The emotional alienation is a part of Its defensive strategy to save what is left of its ideals of perfection, and according to It, such protection can be achieved only through complete isolation. To refute this honorable fight to save Its Ideals, one might say, that this social detachment is actually the Its “policy of conforming is really an ingenious method of saving himself”(Spender 160). Perhaps, the It thinks that the plan is perfect, yet, as far as reality is concerned, the individual is in severe denial. It, unable to coordinate its thoughts with actions, removes itself from the materialistic contamination, into the liberating world of pondering. It seems that thinking is more realistic to him than reality itself. However, if denial were the answer, It would not experience the petrifying personal torment of doubts and disgust. It detests the social superficiality of “the women [that] come and go talking of Michelangelo”(Elliot, The Love Song…), who praise the great beauty without even bothering to truly understand its message. Forester wrongly credits It with the audacity to feel “irritated by tea-parties, and is not afraid to say so”(157). Its criticism, though apt, exists but in the individual’s mind, for it has neither the freedom to act, since it limited itself to the intangible and futile world of the great abstract, not does it have the strength to stand up for himself. In reality, It is really a part of them “and his ambition seems to be, as he grows older, more and more ostensibly to ‘fit in’”(Spender 160). Ironically, the extensive effort to lift above the decay becomes an unconscious but desperate cry for order and a sense of belonging. It walks the “half-deserted streets/ The muttering retreats/ Of restless nights in one-night cheap hotels”(Elliot, The Love Song…), as if this was the conscious choice of It. Yet, this itinerary lifestyle reveals that Its isolation is unsatisfying, for through those nights, It remains uncomfortably awake. Physically, It belongs to the world, yet, the frustration and hollowness keeps It painfully distant from it.

Such severe confusion and superficial isolation results in the inability to act upon the many deep thoughts. The fear of rejection dictates that to stay within the boundaries of the vast imagination brings greater gratification than manifesting Its existence in an active manner. Under the excuse of respecting the world order, It rationalizes that It “does not dare/ Disturb the universe”(Elliot, The Love Song…). Yet, this is a disguised prison, One cannot live outside reality, for thoughts are conditioned by what really exists. Obviously, the true reality will kill the naive idealism, yet, it will at the same time offer a solution. At this point, the It is a coward refusing to recognize Its slavery to a futile mind. It is “like John-a-dreams, unpregnant of [Its] cause/ And can say nothing…Am I a Coward?”(3, I, 549-551).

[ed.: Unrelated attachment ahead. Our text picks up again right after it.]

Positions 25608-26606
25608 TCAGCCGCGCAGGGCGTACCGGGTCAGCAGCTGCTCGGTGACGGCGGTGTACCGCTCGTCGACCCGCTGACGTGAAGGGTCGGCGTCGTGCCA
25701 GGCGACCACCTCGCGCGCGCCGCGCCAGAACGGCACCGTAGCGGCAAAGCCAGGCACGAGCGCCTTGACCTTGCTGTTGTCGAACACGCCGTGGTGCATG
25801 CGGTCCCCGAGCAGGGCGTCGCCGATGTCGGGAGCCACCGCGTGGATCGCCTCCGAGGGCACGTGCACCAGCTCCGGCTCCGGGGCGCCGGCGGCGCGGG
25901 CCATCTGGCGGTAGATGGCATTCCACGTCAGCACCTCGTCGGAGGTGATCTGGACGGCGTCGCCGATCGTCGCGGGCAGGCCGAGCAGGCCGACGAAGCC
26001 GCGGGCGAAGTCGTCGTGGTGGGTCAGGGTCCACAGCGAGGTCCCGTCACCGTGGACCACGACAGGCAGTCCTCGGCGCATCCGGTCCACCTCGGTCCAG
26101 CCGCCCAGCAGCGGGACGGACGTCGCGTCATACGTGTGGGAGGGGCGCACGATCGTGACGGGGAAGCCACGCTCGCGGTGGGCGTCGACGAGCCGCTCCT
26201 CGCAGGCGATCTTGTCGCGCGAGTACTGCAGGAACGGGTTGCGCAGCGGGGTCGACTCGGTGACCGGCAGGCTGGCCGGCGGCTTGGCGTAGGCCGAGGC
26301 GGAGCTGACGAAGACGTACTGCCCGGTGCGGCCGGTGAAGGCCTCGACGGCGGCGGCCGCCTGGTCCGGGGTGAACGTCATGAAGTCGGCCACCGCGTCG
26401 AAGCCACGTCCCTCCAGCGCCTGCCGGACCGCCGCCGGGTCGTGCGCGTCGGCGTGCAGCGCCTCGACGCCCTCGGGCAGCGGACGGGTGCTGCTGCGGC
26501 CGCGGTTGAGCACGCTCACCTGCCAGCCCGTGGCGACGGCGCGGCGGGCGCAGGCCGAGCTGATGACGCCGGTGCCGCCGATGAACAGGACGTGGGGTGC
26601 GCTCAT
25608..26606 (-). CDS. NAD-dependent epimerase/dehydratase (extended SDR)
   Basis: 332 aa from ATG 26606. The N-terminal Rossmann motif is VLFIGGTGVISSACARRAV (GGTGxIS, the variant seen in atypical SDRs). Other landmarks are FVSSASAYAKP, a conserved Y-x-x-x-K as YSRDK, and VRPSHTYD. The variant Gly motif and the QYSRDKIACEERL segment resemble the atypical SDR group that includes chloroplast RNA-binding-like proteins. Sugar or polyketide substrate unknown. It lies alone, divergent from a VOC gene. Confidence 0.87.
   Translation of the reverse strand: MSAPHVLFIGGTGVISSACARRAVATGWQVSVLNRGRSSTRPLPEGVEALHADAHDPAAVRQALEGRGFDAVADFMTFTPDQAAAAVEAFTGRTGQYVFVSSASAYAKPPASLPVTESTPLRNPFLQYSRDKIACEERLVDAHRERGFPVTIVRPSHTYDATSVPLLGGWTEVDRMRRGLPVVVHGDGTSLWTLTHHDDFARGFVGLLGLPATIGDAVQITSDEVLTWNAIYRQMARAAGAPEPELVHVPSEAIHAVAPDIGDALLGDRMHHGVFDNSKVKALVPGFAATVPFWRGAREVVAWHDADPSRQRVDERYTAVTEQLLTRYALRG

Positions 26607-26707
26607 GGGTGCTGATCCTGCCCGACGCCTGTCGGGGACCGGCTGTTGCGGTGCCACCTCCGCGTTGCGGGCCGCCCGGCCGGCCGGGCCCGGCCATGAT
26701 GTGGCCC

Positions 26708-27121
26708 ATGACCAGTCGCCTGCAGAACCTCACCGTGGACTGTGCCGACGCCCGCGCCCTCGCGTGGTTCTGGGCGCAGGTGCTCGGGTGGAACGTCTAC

The loss of innocence and idealism destroys Its perception of itself. The individual becomes disoriented, for It has lost its place in the universal order, furthermore, the universal order has fallen itself. No longer a complete being, Its spiritual and moral values become hollow and meaningless. It, “shape without form, shade without colour/ Paralysed, gesture without motion”(Elliot, The Hollow Man), remains in a state of stagnation. It cannot seem to choose whether to live or die, so It remains idle. The indecisiveness of the “headpiece filled with straw…/quiet and meaningless”(Elliot, The Hollow Man) results from Its fear to face the reflection of his nothingness. Not committed to one set of believes, It wears ‘deliberate disguises…/ Behaving as the wind behaves”(Elliot, The Hollow Man) creating an existence without meaning or resolution, upon which no value can be placed. Afraid of dying, for It reached a point beyond damnation, rejects the new life. “April is the cruelest month”(Elliot, The Waste Land), for it disturbs the superficial contentment, forcing It to face to new and innocent life.

To reach the holy state of completion one must recognize who one is. Not a God, not even an idol, the individual has to come to terms with one’s nature. Ideals should not be discarded, but rather the person should recognize that they are to be aspired to, but never to be reached. Human imperfection is beautiful, for without it the criteria for good and evil would never be established, the boundaries would be blurred. The individual must reconcile with the misunderstood inner self. Remaining true to oneself, the person should reevaluate one’s spirituality and morality, for T.S. Elliot prophecies that it won’t be the physical destruction of the world, but rather the spiritual that will be our undoing. To be complete, one has to know oneself and be content with his nature, for only then will one catch a glimpse of the saving grace, that the ability to observe beauty in some isolated moments. Yet one cannot begin to comprehend the beauty without becoming part of that universe that offers the salvation.

Works Cited

Elliot, Thomas S. “The Love Song of J. Alfred Prufrock.” Rpt. In The Norton Anthology of English Literature. Revised Ed. M.H. Abrams, et. Al. Vol. 2. New York: W. W. Norton & Co., 1968. 1773.

Elliot, Thomas S. “The Waste Land.” Rpt. In The Norton Anthology of English Literature. Revised Ed. M.H. Abrams, et. Al. Vol. 2. New York: W. W. Norton & Co., 1968. 2266.

Elliot, Thomas S. “The Hollow Men.” The Complete Poems and Plays 1909-1950. New York: Harcourt, Brace & World, 1962. 56.

Shakespeare, William. Hamlet. Ed. Susanne L. Wofford. Boston: Bedford Books of St. Martin’s Press. 1994.